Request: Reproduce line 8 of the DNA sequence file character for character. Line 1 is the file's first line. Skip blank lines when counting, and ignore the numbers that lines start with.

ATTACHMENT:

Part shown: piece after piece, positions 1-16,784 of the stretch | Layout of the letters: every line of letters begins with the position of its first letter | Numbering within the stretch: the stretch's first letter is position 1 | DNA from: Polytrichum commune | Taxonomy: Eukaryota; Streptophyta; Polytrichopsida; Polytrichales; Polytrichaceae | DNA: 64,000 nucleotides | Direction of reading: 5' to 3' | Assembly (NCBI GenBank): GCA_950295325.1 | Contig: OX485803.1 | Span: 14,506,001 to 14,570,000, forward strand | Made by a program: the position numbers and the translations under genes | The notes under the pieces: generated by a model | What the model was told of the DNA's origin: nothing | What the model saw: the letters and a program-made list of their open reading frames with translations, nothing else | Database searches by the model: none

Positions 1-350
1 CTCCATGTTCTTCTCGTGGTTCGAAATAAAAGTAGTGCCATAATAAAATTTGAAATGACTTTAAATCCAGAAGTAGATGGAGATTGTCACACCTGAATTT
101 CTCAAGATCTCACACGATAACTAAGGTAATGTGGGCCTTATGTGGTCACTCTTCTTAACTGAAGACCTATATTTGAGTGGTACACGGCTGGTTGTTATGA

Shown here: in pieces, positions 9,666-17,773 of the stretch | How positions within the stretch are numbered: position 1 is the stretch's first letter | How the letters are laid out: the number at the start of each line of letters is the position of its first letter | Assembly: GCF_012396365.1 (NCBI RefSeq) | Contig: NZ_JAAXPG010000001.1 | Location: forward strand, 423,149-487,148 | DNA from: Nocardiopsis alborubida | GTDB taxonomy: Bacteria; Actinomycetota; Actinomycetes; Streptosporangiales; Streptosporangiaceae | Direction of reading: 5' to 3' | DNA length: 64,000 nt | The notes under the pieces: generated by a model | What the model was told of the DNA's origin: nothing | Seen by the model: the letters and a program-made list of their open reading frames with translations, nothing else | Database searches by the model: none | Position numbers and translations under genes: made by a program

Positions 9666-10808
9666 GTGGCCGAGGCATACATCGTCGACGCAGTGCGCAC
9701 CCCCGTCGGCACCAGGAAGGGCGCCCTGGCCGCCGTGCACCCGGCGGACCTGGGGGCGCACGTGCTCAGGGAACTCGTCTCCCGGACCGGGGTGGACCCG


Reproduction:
9701 CCCCGTCGGCACCAGGAAGGGCGCCCTGGCCGCCGTGCACCCGGCGGACCTGGGGGCGCACGTGCTCAGGGAACTCGTCTCCCGGACCGGGGTGGACCCG